Close Menu

How to Keep Money Separate During a Divorce

property division in a divorce

In Florida, marital property is considered that which was acquired during the marriage, whether cash in a bank or savings account, a home, vacation property, 401(k), boats, jewelry, or anything of value acquired during the years the couple was married. Debt acquired during the marriage may also be subject to division. 

It doesn’t matter if one person had a salary supporting the family while the other took responsibility for the children. All are considered contributions to a marriage subject to an equitable division.

It also doesn’t matter whose name is on the account. Marital property is divisible during a Florida divorce if acquired during the marriage.

According to AARP, the divorce rate among couples aged 50 and older has doubled in recent decades, meaning there is potentially a lifetime of earnings and assets to divide in a Florida divorce.

There are exceptions to asset ownership that protect assets for a single individual, even during their marriage, and cannot be divided. Some individuals plan to protect their assets, even during the marriage. 

Keeping Money Separate

An equitable property division is subjective, so even if you have kept money separate in preparation for a divorce, your divorcing spouse could be entitled to some of those funds. 

Equitable essentially means fair. The court will consider the contribution of both individuals to the marriage. Just because you were the sole breadwinner doesn’t mean you get to keep the funds all for yourself.  

Co-mingling Funds – If the assets were in a joint account, that may be subject to division in a Florida divorce. If the commingling of funds has occurred, even if the money represents, for example, an inheritance, proceeds from a real estate transaction, or a salary, those dollars are no longer considered separate property.

Separate Funds – Other times, couples decide early on, even before they get married, to retain ownership of certain monies. Say the couple is older and they have accrued funds during their lifetime; those earnings and the proceeds of any business or property sale owned by one partner before the marriage can be kept in a separate account that is not subject to division.

Separating funds does not have to be a controversial move. Sometimes, a person may want their children from a prior marriage to inherit certain valuables. If the money is co-mingled, it makes dividing those monies for one’s children more difficult.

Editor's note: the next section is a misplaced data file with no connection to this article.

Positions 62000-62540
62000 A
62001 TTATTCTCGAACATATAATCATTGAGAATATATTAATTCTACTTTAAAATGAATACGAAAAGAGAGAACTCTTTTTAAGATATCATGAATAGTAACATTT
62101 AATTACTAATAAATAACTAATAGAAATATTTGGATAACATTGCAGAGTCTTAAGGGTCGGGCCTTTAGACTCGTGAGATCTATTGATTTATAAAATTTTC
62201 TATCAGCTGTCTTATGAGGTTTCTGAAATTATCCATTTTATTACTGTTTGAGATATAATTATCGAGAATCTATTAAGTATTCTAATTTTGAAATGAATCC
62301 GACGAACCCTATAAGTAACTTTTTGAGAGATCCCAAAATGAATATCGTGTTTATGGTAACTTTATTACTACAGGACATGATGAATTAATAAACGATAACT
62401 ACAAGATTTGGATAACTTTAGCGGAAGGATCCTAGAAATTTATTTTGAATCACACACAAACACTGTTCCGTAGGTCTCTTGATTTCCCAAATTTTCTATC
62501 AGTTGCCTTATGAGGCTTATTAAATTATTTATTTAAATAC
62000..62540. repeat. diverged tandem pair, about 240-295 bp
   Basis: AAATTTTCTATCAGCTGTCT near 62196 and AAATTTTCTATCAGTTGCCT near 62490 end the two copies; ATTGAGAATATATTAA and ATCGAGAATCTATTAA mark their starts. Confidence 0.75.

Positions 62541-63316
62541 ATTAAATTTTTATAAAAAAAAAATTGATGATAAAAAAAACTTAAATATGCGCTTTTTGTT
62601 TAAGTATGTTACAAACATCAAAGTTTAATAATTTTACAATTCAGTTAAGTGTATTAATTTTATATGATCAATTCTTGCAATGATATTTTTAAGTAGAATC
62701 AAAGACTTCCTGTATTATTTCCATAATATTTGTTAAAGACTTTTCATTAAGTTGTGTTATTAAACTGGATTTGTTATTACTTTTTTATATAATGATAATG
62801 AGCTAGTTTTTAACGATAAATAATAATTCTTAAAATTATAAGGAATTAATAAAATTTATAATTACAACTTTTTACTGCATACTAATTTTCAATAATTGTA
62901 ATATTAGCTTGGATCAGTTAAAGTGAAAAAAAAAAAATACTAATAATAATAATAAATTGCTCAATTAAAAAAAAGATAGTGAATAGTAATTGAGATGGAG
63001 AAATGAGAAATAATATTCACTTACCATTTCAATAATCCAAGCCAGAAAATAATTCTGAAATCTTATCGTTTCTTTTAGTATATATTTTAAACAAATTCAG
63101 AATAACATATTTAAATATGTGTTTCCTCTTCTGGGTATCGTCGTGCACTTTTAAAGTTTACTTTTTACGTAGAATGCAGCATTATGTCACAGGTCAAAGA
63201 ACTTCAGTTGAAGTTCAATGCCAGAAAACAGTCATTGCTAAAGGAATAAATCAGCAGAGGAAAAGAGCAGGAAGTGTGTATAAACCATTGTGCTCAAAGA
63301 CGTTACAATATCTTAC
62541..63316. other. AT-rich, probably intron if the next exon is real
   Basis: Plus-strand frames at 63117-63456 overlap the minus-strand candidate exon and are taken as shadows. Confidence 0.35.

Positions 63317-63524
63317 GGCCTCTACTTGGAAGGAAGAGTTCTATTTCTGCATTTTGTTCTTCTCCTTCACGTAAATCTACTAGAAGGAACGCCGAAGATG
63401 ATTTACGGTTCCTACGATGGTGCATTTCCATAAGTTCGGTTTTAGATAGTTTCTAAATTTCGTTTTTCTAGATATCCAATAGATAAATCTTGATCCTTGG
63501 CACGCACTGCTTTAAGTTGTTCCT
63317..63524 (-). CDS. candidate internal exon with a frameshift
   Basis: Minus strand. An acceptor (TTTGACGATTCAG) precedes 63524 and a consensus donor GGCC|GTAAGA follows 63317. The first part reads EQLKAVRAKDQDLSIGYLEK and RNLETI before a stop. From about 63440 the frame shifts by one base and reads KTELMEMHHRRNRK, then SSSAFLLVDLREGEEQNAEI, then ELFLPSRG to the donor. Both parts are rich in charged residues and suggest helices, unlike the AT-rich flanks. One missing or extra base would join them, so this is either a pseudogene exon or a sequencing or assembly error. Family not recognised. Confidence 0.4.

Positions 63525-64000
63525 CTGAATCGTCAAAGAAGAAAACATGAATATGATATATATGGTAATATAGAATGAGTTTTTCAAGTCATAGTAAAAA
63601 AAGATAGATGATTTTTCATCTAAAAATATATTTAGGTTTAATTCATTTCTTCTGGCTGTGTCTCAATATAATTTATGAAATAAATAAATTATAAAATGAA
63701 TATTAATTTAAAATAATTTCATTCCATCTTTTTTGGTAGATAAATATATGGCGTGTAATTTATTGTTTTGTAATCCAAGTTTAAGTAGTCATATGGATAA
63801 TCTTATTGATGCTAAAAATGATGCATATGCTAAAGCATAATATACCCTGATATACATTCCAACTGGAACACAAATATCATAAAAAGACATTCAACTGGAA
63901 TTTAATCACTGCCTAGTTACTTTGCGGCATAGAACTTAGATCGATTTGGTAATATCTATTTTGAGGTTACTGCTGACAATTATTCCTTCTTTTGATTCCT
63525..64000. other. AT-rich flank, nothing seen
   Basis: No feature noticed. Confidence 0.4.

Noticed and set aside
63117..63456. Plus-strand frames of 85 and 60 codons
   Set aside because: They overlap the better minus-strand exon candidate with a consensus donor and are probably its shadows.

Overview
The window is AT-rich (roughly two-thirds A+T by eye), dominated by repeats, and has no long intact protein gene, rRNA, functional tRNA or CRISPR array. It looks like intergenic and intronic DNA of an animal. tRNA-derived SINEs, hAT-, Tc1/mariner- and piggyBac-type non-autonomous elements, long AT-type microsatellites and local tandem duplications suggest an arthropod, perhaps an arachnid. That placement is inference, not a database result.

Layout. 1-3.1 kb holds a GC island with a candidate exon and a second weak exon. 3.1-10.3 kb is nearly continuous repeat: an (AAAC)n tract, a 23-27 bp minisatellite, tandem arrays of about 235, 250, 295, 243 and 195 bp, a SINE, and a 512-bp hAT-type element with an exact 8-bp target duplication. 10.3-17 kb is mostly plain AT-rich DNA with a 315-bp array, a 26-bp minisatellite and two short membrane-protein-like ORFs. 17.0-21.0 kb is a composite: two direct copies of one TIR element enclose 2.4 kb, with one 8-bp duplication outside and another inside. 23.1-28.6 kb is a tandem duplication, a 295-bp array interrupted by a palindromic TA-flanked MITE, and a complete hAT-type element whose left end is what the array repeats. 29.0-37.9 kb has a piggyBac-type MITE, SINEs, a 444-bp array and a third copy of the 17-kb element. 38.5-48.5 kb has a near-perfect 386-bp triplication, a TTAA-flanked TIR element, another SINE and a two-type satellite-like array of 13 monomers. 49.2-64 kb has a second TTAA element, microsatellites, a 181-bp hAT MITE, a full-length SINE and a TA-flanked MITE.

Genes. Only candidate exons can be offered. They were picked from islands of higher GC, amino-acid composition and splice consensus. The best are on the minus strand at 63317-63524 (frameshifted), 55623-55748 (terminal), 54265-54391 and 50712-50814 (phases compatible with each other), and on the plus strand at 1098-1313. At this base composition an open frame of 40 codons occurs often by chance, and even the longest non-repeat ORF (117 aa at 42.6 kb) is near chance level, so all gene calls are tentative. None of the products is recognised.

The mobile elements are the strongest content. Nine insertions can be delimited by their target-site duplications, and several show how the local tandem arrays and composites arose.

Suppose the money, such as an inheritance or dollars earned before the marriage, was kept in separate accounts. In that case, it is not considered marital property under Florida law; it is not subject to equitable division.

It then would be easier to direct those assets to one partner’s children.
Prenuptial Agreement
– The other time when funds earned during a marriage are not subject to division is if there is a prenuptial agreement. In that case, both partners had to seek separate counsel and sign off on the prenuptial agreement before marriage. These agreements can later be challenged if one partner feels pressured into signing, but generally, a prenup is difficult to overturn.

When a divorce is pending, the couple could negotiate and sign a post-nuptial agreement to specify how funds should be divided. The agreement will require a complete, honest disclosure to be valid.

Your Florida Family Law Attorney

Once you decide to divorce, there are a couple of avenues you can choose to separate assets. Mediation is a process in which the couple decides, with the assistance of a neutral, third-party mediator, how they want to divide assets and share responsibilities, such as children, in the future.

In some cases, mediation is not a viable option. In particular, divorcing spouses who have a contentious relationship and are prone to conflict might not be able to resolve their issues through mediation. When this happens, then these issues are usually settled through negotiation or litigation.

Crystal Collins Spencer has been helping individuals through their divorce for more than 30 years, representing petitioners and respondents in Florida divorce cases.

Crystal Collins Spencer, Attorney at Law, will offer you a consultation on your case with offices in Fort Walton Beach, Pensacola, and Sandestin. Contact her office to make an appointment so you can review your options.




316 S. Baylen Street, Suite 520
Pensacola, FL 32502
Telephone: 850.912.8080 Fax: 850.912.8028

The information on this website is for general information purposes only. Nothing on this site should be taken as legal advice for any individual case or situation. This information is not intended to create, and receipt or viewing does not constitute, an attorney-client relationship.

No content on this site may be reused in any fashion without written permission from

  • Facebook
  • Twitter
  • LinkedIn

© 2016 - 2024 Crystal Collins Spencer, Attorney at Law. All rights reserved. This is a Too Darn Loud Marketing law firm website.

Contact Form Tab